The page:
With a sense of loyalty that would make their baseball hero proud, these hobbyists are building their Carl Yastrzemski player sets.
No, they haven't been assembling them for 23 years -- the number of seasons Yaz toiled at Fenway -- but there's no question they've made a long-term commitment to their quests.
"I've been working on those for probably . . . five years, maybe six (years)," said Doug Rivard, about his No. 2 Basic and Master Registry sets.
Dave Sleeper, who owns the No. 4 Master Set, has been amassing Yaz's cardboard since adolescence.
"I've probably kept some of his cards since I was a teenager," he said.
Toiling in 3,308 games (the second most all-time) and playing until he was 44, Yastrzemski exemplified durability and determination – two character traits that these collectors have also found helpful in pursuing their sets.
Yaz's resume boasts 18 all-star selections, 3,419 career hits, and a plaque in Cooperstown, but he's, perhaps, best remembered as the last Triple Crown winner. In 1967, the Fenway legend led the American League in batting average (.326), home runs (44) and RBIs (121). Absent from his list of accolades, however, is a World Series ring. He played in two Fall Classics (1967 and 1975) but the Red Sox lost both.
"The 1975 World Series got me hooked on the Red Sox," said Derek Irwin, who possesses the registry's No. 5 Basic Set and made his first trip to see Yaz in Boston as a kid in 1977.
Rivard also has fond childhood recollections of Yaz.
"I saw him play (against) Nolan Ryan, when he (Ryan) was on the Angels. I remember that game. I was probably only eight years old. . . . I still have the ticket stub," he said.
These memories, coupled with their appreciation of Yastrzemski's accomplishments, have inspired these hobbyists' collections. Comprised of 34 cards, the Basic Set has been completed by nine registry members.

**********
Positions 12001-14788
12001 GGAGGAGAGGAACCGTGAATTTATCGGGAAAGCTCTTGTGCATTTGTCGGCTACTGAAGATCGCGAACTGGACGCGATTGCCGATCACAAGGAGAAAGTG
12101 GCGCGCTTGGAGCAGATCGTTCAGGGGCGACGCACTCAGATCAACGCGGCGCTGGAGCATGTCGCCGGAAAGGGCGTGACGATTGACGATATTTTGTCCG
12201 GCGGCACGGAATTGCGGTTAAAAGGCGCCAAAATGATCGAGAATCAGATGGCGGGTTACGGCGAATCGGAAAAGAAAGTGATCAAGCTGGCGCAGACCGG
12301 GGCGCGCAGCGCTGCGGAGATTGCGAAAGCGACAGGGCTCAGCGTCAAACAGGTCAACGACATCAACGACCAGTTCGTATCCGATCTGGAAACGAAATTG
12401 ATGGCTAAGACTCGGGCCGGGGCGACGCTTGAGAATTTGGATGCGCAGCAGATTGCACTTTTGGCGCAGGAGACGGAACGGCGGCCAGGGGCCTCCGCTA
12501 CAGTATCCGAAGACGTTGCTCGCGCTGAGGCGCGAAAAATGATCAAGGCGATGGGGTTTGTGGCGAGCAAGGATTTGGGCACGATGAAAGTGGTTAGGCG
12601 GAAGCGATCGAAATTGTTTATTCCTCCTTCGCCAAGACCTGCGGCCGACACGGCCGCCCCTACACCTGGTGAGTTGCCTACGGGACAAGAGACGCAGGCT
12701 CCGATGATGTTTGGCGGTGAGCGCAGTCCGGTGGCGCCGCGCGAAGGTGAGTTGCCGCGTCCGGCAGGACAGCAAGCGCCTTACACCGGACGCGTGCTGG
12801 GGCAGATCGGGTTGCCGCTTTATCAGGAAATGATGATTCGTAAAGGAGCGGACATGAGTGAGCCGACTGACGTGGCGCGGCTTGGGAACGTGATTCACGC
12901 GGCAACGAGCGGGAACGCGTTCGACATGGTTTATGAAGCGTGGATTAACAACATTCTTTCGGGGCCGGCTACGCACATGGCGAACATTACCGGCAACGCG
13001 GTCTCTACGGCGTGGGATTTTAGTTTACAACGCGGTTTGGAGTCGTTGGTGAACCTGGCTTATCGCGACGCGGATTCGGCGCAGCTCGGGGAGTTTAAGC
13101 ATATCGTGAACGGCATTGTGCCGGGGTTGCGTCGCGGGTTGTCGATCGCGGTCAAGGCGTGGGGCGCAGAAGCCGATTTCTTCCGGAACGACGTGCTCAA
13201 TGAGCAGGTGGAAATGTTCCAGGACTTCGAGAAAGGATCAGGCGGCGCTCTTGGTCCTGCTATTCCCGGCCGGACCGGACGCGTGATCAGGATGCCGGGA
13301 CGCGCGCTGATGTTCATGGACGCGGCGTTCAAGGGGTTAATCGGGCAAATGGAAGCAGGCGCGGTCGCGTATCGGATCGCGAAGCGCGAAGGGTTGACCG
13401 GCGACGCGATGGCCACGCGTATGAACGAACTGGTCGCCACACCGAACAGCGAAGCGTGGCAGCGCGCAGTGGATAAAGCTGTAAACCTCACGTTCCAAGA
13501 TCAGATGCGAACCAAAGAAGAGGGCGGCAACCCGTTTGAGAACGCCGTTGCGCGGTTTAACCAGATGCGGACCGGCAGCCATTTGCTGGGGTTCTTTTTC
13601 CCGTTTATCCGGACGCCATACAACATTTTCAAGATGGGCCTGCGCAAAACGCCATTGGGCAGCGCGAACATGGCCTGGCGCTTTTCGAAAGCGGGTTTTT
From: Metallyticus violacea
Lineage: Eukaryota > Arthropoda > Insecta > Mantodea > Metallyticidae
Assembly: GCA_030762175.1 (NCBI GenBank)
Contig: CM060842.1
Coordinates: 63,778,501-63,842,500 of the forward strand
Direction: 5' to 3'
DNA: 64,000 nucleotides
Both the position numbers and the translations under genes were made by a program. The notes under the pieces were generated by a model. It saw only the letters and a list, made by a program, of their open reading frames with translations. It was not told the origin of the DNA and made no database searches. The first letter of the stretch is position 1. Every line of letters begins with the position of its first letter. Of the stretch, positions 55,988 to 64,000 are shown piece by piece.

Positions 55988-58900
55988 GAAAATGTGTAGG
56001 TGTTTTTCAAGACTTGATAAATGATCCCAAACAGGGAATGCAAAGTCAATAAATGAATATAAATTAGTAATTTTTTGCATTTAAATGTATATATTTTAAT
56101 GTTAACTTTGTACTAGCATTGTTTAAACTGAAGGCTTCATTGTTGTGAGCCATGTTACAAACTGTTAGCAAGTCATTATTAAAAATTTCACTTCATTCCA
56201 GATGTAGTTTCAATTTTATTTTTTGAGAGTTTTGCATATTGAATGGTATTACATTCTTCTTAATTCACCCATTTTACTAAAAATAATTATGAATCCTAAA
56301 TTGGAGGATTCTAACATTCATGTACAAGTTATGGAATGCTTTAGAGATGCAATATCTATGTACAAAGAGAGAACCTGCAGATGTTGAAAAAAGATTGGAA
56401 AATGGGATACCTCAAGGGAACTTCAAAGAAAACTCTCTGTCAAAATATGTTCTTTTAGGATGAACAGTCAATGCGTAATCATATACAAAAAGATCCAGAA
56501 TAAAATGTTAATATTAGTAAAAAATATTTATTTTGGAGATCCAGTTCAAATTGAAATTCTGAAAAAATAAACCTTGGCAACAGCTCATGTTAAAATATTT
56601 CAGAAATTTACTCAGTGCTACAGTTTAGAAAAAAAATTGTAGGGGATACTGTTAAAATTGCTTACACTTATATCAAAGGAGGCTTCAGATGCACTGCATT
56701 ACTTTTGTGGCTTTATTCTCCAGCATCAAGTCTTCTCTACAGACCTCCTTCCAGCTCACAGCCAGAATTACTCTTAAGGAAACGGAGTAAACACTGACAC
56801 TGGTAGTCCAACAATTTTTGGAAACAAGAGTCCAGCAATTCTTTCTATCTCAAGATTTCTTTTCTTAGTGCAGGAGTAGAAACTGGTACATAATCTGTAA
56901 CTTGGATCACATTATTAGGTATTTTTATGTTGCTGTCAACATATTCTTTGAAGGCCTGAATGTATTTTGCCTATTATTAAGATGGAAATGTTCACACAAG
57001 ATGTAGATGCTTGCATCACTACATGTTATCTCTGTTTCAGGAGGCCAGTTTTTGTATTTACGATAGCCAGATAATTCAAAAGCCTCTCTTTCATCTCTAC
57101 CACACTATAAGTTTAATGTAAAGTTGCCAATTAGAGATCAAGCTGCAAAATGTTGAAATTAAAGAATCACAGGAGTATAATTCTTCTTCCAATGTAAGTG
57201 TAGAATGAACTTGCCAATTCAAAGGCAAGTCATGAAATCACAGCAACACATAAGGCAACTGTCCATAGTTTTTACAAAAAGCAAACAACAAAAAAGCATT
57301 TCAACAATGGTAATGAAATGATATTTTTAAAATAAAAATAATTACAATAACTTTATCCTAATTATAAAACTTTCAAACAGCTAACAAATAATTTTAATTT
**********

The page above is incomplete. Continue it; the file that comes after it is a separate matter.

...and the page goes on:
"To finish the (Basic) set in an (PSA) 8 is really doable," said Irwin.
Tracking down some of the cards in PSA 9 grade, however, is difficult. Yaz's inaugural mainstream card was 1960 Topps (#148). And though there are 32 PSA 9 examples -- and even one PSA 10 -- the Yaz rookie can be arduous to find in high-grade.
"The problem with that rookie card... is that it's notorious for having these black specks around it. And half of the card, the background is orange. These black specks line up against the orange and it really shows," said Irwin.
Eddie Horvath, proprietor of the No. 10 Basic set, agrees.
"When I was originally looking for that card, that had a lot of print defects... You would find cards out there -- nice cards -- but the printing (print dots, ink streaks, etc.) was terrible," he said.
The Bosox great's 1969 Topps (#130) single is also elusive in top condition.
"Centering in the '69 set, in general, is tough," said Horvath.
Irwin agrees, adding that the 1969 Yaz was the last card he needed to finish his set.
"That (the 1969 Topps card) is notorious for centering (left to right) problems," he said.
There has yet to be a PSA 10 example of the 1969 card and there are just eight PSA 9s.